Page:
Place the value of the healthy community above your lust, your need for power, your need to prove yourself over someone else.” Marriage was both a political and economic bond, bringing two families together for the mutual benefit of both. It was not about romantic love. If marriage was the bringing together of families for a beneficial bond, divorce, was the breaking of this partnership between the two families. Again, if shame is brought, restitution must be paid. It gets messy.

All of this is in a context in which the wellbeing and survival of the community is a very high good. Far higher than the wishes or desires of an individual. The concept of the individual as separate from the community was not something that people in Jesus’ time would have grasped or even considered. There is a lot of beauty in the understanding we have for individual rights and persons, but in many cases, we have also lost a sense of considering the impact of our actions on the community.

Perhaps the idea of having this kind of measure even leaves us wondering how a community could so privilege group needs over individuals, as much as if someone from the First Century were dropped into our time, they would be amazed at our idea that we are somehow separate from one another: that our actions are individual and don’t shape the fabric of the whole community.

In the marketplace, vendors often made great claims to their clients about the goodness of their products—swearing “before heaven” or “by Jerusalem” about their veracity. Which, as is still true today, served primarily to cast doubt upon their claims. Jesus says, “let’s cut to the chase: don’t make God responsible for what you are trying to cover—just be straight with people. Let your yes be yes, and your no be no.”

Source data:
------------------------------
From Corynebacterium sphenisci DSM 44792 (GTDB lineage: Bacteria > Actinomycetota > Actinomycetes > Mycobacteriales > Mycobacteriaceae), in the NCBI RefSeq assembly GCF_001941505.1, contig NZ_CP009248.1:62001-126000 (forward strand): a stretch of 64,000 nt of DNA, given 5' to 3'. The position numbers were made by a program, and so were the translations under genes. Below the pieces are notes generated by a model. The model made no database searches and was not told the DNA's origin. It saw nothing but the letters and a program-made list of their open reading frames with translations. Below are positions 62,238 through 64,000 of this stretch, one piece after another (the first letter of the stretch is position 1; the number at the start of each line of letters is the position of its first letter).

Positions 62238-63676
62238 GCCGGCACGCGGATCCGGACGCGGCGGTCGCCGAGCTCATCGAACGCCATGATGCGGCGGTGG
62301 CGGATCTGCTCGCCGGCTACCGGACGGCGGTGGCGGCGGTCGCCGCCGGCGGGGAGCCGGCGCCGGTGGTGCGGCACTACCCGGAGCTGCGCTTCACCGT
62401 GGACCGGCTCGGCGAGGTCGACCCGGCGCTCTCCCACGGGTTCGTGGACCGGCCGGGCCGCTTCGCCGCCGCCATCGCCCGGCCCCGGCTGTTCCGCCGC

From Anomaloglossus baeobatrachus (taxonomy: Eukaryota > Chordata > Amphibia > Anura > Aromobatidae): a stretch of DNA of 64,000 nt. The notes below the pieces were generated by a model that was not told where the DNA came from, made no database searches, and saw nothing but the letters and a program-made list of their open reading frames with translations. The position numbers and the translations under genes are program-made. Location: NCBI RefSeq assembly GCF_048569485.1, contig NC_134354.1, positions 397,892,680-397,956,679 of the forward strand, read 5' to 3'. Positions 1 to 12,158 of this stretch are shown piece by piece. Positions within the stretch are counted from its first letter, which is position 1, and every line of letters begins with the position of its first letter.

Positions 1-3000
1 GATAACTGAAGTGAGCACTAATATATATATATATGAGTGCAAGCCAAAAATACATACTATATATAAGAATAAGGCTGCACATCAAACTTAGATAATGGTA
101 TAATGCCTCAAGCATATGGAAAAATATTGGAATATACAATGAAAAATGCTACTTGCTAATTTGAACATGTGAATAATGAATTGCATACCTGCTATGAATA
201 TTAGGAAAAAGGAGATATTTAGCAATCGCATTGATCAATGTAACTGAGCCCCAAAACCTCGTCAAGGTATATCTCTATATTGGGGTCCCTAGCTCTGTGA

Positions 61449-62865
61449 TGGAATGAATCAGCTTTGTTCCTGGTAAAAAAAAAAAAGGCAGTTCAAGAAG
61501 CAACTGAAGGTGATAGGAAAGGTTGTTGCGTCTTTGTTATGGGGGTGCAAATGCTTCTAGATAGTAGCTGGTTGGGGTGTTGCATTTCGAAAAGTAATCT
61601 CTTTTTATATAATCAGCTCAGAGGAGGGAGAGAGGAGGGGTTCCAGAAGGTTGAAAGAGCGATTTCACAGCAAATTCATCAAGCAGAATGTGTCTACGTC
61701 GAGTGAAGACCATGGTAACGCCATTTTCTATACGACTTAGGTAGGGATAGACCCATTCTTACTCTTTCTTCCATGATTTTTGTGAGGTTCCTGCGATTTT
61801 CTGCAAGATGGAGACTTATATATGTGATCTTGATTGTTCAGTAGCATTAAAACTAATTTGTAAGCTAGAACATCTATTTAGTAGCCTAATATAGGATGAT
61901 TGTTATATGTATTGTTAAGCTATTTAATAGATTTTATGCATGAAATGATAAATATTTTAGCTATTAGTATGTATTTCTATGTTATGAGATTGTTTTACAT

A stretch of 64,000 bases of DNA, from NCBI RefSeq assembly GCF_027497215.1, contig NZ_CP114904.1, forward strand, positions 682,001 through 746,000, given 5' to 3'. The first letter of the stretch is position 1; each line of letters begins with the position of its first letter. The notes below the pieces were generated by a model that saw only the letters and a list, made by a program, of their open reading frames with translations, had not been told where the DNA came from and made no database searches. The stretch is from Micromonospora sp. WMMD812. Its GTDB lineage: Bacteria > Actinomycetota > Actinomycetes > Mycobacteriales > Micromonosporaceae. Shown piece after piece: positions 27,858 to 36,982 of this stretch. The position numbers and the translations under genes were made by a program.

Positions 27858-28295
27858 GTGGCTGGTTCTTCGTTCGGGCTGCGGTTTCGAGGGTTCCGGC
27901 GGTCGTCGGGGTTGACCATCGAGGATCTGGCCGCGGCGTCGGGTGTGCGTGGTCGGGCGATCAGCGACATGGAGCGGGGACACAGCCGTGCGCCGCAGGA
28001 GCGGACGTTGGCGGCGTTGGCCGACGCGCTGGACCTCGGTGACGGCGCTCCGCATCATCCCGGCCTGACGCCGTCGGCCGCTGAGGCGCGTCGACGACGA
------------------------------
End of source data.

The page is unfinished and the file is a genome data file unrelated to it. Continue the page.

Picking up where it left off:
Taking all of these little windows together, I wonder: in what ways do we, today, try to take the teachings of our faith tradition and make them barriers for people, rather than doors? In what ways might Jesus be calling us to step up to a higher standard? One thing that strikes me in Jesus’ teaching that lays such a heavy emphasis on the health of the community is that we would do well to remember that we are not alone. Our decisions DO impact one another, and, we are part of one another, whether we choose that or not.

Bishop Harris, when asked about the risks she took in the Civil Rights Movement, brushed it aside, saying, “Everyone was in danger.”2 As at her consecration, it wasn’t about her.

I’ve been in a number of small meetings lately where people have been talking about how to act on issues of great concern. Having done peace and justice work since I was a teen, I wonder how long it will take for these groups of enthusiastic people to start pulling at one another’s seams, or, if they, if we, will be able to stay rooted in a common vision and set aside our individual quirks and peeves to keep our eyes on the prize. This is one of the most foundational values of Church: to struggle together as human people called together in the love of God: to offer our best selves to the community, to seek forgiveness from one another when we slip, to value the well- being of the community so much that we are willing to make personal sacrifices to ensure our shared journey to being people of peace and healing for a broken world.

After the sermon she preached in Burlingame on that autumn evening in 2009,
Bishop Harris offered us this blessing, which is reputed to come from the Franciscan tradition:

May God bless you with DISCOMFORT

at easy answers, half-truths, and superficial relationships,